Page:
“Nothing in the pot” – the impact of the universal credit cut | CPAG

“Nothing in the pot” – the impact of the universal credit cut

Published on: 
06 October 2021
Written by: 

Kim, Covid Realities

I am married with four children aged from 8-17. Our lives were settled until COVID hit, then my husband was made redundant. We had no choice but to apply for universal credit. We waited nine weeks for a decision to be made regarding our claim, all the while falling into debt. We didn’t have debt before our need to claim. Finally the decision was made - we were very grateful yet we soon realised that we would have to learn to cut corners and “Rob Peter to pay Paul”, because normal living expenses and paying back the debt left nothing in the pot. Recently I was asked:

“How do I feel about the decision to cut universal credit? And what are you expecting to cut back on?” Here is my honest answer.

Terrified, in all honesty. I am so scared and worried all the time about such a significant loss of income. We only started to claim universal credit in the middle of the pandemic due to my husband being made redundant, so up until recently I had no idea we were in receipt of any increase. It was our normal UC payment, so to be told that now all of a sudden £86 per month will be taken is horrifying.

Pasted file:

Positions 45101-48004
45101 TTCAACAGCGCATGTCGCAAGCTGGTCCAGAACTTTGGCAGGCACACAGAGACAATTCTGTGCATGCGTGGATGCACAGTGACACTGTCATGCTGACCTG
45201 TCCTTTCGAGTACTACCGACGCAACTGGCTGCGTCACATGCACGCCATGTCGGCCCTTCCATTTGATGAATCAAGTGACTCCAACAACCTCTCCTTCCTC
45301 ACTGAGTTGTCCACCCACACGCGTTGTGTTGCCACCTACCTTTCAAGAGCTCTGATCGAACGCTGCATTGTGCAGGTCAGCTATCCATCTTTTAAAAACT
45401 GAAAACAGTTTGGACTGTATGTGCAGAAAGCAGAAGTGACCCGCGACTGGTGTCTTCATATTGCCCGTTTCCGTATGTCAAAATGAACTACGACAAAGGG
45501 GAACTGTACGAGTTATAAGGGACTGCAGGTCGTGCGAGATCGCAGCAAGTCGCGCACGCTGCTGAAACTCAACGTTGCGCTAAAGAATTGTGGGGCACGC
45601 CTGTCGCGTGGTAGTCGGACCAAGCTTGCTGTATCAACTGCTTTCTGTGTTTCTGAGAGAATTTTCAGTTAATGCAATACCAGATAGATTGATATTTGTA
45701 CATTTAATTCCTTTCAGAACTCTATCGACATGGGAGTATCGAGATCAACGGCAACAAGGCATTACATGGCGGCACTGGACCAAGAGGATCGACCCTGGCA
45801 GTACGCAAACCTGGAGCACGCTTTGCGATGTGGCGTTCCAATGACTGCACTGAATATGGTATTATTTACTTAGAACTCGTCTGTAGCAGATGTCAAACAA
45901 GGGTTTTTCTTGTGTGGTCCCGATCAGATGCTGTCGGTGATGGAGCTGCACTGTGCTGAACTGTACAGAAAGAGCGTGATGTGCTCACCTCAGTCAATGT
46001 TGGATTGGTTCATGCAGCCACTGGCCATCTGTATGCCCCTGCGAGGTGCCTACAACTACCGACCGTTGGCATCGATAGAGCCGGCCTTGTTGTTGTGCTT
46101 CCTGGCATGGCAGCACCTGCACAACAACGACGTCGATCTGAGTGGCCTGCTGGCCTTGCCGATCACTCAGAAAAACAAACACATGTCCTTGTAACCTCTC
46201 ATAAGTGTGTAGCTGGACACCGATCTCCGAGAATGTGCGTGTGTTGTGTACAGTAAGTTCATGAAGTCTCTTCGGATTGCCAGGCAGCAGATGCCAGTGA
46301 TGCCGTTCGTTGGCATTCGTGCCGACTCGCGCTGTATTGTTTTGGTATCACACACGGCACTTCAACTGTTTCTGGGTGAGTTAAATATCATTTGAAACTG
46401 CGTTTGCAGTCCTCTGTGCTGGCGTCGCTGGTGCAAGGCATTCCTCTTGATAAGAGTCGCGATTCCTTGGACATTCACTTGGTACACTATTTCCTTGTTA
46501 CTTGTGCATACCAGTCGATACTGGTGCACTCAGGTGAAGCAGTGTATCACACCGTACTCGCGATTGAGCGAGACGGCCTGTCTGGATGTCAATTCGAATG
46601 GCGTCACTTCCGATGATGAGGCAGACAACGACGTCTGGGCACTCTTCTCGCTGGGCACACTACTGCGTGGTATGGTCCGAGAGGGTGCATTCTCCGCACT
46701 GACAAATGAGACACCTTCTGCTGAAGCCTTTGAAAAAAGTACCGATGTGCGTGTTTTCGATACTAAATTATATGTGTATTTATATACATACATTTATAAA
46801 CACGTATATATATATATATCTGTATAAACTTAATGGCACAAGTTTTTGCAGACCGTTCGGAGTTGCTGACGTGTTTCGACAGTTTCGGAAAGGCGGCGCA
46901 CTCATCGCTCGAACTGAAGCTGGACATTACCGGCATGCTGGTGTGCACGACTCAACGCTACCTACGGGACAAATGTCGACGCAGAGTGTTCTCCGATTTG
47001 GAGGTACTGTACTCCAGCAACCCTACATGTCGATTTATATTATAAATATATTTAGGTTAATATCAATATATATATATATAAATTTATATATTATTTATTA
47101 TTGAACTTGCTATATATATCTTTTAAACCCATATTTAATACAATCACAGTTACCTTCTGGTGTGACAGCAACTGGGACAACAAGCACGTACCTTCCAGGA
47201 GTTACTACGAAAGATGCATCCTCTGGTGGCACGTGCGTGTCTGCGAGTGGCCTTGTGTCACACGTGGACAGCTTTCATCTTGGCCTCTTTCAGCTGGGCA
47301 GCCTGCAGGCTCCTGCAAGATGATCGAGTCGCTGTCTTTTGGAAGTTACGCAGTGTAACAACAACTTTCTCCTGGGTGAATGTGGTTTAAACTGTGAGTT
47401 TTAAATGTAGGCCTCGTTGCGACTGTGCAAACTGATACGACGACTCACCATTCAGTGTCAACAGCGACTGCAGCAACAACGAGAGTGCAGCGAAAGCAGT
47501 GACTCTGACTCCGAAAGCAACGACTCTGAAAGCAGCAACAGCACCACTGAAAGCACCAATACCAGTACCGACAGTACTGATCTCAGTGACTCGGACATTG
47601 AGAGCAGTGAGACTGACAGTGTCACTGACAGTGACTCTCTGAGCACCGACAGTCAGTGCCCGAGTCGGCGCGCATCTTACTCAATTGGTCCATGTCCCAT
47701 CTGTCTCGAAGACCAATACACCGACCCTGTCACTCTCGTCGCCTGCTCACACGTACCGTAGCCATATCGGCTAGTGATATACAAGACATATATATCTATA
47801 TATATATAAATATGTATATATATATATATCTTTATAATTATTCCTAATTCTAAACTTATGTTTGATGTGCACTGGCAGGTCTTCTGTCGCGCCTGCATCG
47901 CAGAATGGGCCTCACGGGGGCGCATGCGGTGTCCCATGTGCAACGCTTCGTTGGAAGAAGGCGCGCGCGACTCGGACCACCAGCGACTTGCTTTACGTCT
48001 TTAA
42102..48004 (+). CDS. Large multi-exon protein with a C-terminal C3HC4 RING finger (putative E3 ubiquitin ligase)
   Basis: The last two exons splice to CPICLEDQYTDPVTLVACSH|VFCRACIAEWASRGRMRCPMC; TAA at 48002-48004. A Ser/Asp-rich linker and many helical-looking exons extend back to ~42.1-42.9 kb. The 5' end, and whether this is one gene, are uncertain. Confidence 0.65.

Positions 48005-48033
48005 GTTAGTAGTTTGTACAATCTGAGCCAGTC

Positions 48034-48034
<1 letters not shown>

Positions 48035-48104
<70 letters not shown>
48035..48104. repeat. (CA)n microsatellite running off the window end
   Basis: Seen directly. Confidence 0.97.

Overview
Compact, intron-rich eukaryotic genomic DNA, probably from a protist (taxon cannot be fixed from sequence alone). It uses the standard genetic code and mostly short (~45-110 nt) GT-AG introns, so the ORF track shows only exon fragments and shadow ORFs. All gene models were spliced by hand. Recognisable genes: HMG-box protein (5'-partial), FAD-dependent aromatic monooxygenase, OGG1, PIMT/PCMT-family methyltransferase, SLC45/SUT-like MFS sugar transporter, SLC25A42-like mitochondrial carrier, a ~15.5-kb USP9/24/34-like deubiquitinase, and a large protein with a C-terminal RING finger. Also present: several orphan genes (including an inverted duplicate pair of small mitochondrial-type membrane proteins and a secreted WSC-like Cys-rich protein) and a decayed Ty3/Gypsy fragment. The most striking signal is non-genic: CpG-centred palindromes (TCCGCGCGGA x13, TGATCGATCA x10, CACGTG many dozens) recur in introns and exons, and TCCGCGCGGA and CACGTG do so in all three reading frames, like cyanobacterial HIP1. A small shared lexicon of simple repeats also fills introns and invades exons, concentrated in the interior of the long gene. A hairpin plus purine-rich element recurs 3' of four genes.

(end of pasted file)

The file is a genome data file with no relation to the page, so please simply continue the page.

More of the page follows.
I do my best as a parent to provide my children all they need, and even with the increase there are massive shortcomings in that. If my child's shoes break for instance I have to weigh up what I can miss a payment of, or what else I feel the family can do without until I can get new shoes for my child. This isn’t living, it’s barely surviving. It is already hard and draining, so to lose £86 a month on top of that is mental torture.

We never have spare money to put aside for an “in case of emergency fund” with the increase, so without it I’m at a loss to know how we are meant to decide what is most important, heating or eating? Because that’s the decision I face for my family: do we keep warm in the bitter cold winter, or do we make sure there is enough food for the children to be full and the occasional meal for myself and my husband?

I know this isn’t just a dilemma my family face, millions of families will be facing the same. If the government felt universal credit was genuinely enough to live off then the increase wouldn’t have been needed in my opinion. The removal of this increase is cruel, and will create long lasting damaging effects such as further debt, greater food poverty and mental health issues to name a few.

Note: The Covid Realities project has been funded by the Nuffield Foundation, but the views expressed are those of the author's and not necessarily the Foundation. Visit https://www.nuffieldfoundation.org/